That Blues Lead guitar area and this tip is gold, thanks Dave! I’ve finished grade 3 (at least what’s published) so recently started grade 4 lessons but hadn’t seen that bit yet. My improv feels pretty messy, I think that’s because I don’t know any licks yet beyond what I’ve made up myself. I’ll get into that one… Eruption I’ll leave for February (lol - maybe Feb 2033).

Thanks Adrian, I’ll check that one out. Finding achievable solos is a trial and error challenge for me.

Definitely differences on the acoustic, I play my acoustic quite a bit and playing this is a lot slower and more error prone. The slides and horizontal playing I’ll be adding as I learn more riffs and scales - so far I only know 2 scales, single positions only (minor pentatonic and major scale first position).


Thanks everyone for all the feedback. My takeaway is - technique good enough for now, time to learn new techniques, licks and solos, and take it beyond a technique exercise.

Thanks @sclay @Socio @sairfingers @Stuartw @Eddie_09 who I didn’t quote above

(had to split it over 2 posts and I was repeating myself a lot replying to everyone)


That’s a pleasing to the hear lick, phrase, JK.

Noticed you targetting the root note of the I chord.

Now what about a few cycles of that over a 12BB loop.

Do you have a looper? Recording loops on a looper is another skill that I found to be harder than people make it look. But once you have that in the skill set, loodles are great fun and good for bettering one’s play.

You could just vamp on an A7 chord and play that lick, squeezing to get all it’s juicy goodness.

Oh and try the bending, over time you’ll get better, both through deliberate practice and just be throwing them into your play. And perhaps try adding vibrato to that last note. You’ll find the lessons on both technqiues in that module Dave pointed you too. I began 2022 watching the lessons and enjoyed that being a learning focus through the year.

You may also want to check this Guitar Challenge, which I found to be anexcellent exercise Guitar Challenge (Improv) - 3, 2, 1 improvisations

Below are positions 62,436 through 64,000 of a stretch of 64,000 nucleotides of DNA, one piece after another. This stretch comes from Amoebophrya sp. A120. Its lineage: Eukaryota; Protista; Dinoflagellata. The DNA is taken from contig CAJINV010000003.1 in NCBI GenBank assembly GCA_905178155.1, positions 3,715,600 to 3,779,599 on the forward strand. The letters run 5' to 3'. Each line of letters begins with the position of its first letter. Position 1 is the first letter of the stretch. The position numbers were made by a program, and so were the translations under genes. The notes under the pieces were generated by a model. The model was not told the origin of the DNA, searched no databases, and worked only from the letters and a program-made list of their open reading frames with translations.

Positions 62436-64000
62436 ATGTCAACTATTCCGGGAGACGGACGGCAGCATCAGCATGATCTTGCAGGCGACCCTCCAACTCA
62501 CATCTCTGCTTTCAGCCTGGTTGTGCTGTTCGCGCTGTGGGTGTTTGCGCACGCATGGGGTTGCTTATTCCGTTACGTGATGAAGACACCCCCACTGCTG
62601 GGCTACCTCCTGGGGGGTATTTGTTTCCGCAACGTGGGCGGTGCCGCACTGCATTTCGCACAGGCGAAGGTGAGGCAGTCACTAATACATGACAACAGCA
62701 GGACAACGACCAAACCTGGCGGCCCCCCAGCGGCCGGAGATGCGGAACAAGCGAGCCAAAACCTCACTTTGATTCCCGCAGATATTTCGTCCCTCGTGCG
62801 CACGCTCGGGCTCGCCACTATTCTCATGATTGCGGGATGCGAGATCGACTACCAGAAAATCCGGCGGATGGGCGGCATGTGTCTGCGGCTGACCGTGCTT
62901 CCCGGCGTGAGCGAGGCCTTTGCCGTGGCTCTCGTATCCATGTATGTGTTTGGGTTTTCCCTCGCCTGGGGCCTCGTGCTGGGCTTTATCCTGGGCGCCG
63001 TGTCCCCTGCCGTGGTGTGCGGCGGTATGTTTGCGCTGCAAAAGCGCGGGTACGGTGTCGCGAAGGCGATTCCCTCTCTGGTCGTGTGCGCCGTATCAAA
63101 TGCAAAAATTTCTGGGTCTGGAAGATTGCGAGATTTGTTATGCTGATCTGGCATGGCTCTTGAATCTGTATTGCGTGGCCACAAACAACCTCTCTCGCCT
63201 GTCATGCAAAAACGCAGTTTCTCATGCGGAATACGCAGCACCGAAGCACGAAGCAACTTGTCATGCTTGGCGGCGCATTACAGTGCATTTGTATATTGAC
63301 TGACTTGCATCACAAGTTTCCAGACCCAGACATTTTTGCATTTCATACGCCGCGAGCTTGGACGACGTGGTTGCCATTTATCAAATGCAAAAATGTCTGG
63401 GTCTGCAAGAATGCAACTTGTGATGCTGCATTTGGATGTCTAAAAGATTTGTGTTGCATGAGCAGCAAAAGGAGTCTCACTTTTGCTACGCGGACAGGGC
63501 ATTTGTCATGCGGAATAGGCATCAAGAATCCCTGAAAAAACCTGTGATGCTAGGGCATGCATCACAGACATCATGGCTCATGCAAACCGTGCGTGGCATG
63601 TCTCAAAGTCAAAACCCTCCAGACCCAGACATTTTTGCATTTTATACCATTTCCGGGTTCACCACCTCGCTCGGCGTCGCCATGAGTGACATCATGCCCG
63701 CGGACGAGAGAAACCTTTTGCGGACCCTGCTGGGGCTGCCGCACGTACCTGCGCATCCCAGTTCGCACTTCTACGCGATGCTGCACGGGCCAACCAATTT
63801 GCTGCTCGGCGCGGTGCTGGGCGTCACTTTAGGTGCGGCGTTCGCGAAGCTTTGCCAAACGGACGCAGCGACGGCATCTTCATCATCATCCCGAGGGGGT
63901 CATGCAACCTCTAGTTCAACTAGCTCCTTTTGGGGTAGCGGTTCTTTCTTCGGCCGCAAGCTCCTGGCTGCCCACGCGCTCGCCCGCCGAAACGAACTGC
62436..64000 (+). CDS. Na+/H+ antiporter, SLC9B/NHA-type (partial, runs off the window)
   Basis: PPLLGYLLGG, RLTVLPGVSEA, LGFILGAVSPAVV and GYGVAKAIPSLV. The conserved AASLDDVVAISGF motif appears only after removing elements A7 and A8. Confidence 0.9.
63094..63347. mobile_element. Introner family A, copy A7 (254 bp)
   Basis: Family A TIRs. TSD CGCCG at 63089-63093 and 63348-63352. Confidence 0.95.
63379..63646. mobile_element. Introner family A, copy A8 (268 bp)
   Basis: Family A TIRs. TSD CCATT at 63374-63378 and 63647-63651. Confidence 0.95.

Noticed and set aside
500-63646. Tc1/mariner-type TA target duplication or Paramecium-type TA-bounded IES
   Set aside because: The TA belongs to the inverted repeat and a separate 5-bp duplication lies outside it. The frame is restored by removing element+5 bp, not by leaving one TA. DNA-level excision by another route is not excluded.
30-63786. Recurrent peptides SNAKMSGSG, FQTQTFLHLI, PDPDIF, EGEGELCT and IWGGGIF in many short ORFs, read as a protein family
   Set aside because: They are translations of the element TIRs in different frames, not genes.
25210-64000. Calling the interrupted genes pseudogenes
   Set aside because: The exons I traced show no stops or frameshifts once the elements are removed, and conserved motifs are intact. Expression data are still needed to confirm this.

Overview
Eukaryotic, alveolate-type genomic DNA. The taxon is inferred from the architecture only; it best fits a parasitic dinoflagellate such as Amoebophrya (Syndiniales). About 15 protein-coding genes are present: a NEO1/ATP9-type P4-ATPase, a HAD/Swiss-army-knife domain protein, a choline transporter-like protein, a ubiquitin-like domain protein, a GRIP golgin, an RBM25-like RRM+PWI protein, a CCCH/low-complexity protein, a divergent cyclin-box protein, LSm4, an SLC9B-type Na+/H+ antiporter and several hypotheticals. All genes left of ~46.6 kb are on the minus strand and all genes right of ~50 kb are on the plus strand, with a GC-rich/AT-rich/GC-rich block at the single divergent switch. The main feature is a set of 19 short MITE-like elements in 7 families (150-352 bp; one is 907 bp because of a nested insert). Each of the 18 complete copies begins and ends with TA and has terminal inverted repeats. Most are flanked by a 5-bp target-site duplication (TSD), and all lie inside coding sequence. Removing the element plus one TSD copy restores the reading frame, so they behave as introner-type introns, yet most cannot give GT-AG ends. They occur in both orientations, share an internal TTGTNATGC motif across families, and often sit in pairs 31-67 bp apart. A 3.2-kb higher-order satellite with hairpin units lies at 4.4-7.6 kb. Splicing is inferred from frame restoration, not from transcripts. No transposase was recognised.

Keep on rocking in the free world :grin:

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Nicely done JK.
This puts me in mind of something I devised as a learning and practice tool for DavidP a little while ago … of course it is freely available for all.

It is based around I, IV, V 12-bar framework, with a chord then some space to explore.
Legato runs of eighths, quarters, triplets etc are great fillers.
I have created and tabbed some examples (including user-friendly bends worth trying).

Would you like cheese with that sir?


Sounding good JK, you don’t have to be shredding to make sweet music. As much as improvising is more about expressing what you have learnt, ie licks, you can find some nice little runs just noodling, often by accident. Bank those whenever you find them and save them for a rainy day.
Look forward to hearing more.


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Glad you liked it David. Targetting the root wasn’t intentional - I just played around and it seemed to sound good based around that note - now I understand why :grinning:.

I have a looper on my amp, so I’m quite familiar with the challenges of having it loop perfectly in time! I’m not at the point yet where I get it to loop right first time. Still working on that. I noodle over a loop occasionally, but I often feel like I’m going nowhere with it as I haven’t learnt any set piece licks yet or how to bend properly. Although solving that shortly, I think. Once I’ve figured bends out I think I’ll give that 321 a go - might be a while though!

Extra cheese! That exercise is way too good to be buried deep in one of David’s AVOYPs, it deserves its own post. I’ve got to try that sometime, looks achievable. Thanks Richard.

And sometimes shredding is beautiful, other times just noise. Although no shredding happening here yet!

I improv a lot, but I find it more fulfilling to build around chords, riffs and construct a song melody, rather than improvising solos. Why… don’t currently find lead improv that great at my skill level. All the runs I have are from noodles :wink:. Which is to say, not many of them and they’re luck based…

Just watched the video on how to bend properly (5 minutes ago), and with some practice, some licks, and learning some other people’s solos (beyond the few I can do now) I reckon I’ll get there in time.